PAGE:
Men on the internet constantly joke about how wives belong in the kitchen, powerless against demands and inhabiting vacuums. By that same token, women are ridiculed for taking these “jokes” too seriously, for lacking a sense of humor because they refuse to laugh at the invalidation of their own ideals.

Let’s not generalize. I know plenty of people my age who want to marry and to stay at home to raise a family. I know plenty of people my age who are both getting married AND planning careers. I know plenty of people waiting or refusing to marry for many reasons, one of which being that they are genuinely terrified of these common and false conceptions, of the idea that marriage could never be more than an unironic 1950’s scenario.

As someone who comes from a family that has always valued a different idea of marriage, one based on mutual respect and compromise rather than rigid convention, I just want to say, flat out…

Marriage can be more than a financial statement, a socially acceptable form of procreation, a means to sex, a reason to get your lazy ass out of bed, or a life insurance policy.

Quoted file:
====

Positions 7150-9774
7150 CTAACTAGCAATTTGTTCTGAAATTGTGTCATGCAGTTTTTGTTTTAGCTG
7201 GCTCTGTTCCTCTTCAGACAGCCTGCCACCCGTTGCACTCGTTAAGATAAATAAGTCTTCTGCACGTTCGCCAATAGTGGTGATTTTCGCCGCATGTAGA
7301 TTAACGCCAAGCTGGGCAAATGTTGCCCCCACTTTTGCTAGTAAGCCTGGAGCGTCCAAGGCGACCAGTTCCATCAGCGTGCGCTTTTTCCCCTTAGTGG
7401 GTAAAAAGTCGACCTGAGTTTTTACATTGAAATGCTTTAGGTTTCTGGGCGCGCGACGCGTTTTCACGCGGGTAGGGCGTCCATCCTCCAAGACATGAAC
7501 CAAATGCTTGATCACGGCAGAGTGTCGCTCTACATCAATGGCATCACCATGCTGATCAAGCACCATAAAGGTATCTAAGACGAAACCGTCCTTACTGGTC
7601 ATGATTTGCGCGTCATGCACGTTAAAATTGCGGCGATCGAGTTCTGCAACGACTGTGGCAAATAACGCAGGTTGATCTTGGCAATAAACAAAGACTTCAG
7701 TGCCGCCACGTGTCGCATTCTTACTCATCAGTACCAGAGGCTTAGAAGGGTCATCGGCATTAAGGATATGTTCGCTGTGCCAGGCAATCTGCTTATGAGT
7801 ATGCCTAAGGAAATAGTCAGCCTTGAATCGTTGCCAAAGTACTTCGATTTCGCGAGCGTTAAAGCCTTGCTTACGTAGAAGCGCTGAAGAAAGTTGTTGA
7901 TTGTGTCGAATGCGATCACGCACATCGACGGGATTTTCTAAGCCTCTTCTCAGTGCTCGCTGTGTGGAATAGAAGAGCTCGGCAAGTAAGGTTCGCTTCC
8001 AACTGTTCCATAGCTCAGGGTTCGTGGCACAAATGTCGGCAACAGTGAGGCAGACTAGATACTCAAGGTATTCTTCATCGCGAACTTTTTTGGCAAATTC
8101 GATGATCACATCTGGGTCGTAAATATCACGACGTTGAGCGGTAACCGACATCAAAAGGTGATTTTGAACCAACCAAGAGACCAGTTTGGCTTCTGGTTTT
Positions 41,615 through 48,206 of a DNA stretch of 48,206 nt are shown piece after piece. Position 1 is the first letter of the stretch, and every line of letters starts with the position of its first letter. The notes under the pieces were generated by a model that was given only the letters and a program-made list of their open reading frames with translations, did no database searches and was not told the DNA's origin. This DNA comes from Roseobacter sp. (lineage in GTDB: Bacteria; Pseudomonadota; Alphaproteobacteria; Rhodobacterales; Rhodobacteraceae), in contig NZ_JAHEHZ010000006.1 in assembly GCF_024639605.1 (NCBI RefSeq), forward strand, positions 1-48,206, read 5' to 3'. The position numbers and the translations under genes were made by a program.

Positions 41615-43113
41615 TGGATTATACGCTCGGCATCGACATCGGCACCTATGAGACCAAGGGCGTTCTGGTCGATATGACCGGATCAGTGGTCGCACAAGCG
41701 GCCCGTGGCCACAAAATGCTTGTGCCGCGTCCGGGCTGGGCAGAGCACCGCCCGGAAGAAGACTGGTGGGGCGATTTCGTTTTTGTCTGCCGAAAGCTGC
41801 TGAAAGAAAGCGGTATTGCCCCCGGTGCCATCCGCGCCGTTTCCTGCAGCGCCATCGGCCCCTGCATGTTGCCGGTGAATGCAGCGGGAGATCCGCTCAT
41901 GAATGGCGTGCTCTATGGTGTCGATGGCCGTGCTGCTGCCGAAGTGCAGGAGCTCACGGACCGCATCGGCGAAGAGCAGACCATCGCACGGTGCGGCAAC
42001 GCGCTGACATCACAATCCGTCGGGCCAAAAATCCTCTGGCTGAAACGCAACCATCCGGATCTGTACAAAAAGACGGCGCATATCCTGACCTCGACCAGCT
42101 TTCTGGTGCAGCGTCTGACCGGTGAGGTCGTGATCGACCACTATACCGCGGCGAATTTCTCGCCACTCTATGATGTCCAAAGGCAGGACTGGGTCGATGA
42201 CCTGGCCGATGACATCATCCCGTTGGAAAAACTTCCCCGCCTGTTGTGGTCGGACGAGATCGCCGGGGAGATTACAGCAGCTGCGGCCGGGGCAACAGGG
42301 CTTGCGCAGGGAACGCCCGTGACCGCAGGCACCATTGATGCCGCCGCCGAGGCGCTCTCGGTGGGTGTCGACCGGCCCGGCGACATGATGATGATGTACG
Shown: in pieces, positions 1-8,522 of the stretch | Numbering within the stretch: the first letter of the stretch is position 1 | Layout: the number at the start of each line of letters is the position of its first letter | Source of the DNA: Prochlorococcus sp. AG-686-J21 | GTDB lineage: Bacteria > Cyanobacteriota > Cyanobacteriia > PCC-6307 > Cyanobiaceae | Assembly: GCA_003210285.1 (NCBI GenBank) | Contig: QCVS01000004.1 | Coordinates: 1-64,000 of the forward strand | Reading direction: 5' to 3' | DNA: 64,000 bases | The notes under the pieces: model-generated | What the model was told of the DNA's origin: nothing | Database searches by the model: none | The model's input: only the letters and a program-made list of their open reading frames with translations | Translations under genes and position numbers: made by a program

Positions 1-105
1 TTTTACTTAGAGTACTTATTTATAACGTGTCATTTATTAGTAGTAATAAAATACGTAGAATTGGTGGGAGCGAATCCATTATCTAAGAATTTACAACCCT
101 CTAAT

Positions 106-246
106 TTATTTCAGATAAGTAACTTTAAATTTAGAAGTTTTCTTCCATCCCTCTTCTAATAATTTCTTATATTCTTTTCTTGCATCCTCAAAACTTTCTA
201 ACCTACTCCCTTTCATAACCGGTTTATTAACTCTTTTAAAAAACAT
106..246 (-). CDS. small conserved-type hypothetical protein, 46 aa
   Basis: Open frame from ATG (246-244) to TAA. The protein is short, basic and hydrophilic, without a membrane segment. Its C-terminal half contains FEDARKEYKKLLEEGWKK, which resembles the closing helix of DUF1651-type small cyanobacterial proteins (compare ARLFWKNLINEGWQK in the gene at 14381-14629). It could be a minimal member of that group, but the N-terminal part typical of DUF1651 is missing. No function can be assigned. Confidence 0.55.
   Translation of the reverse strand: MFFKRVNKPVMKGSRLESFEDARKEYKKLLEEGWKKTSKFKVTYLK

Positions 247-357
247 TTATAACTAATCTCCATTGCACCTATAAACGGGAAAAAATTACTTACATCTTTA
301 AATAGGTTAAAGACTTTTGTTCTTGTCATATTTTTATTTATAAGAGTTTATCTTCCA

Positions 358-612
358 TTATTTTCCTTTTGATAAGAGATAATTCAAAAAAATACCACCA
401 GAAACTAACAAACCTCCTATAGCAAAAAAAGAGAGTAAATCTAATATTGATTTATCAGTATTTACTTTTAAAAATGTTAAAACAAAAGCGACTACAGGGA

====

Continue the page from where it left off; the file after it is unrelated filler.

Let’s assume for a second that humans are inherently valuable, equal beings. No I’m not crazy, have a little imagination here!

Some of you are thinking, “Love! Who needs love?!” I’m right there with you after perusing this article, but guess what? I couldn’t find a single trace of it in that portrayal of marriage, so never fear. What is described is not love, and to me, love is the highest plane of morality.

Here are a few purely subjective reasons as to why marriage (if this is indeed the only correct way to build one) is not something I am interested in. Fasten your seatbelts, ladies and gentleman.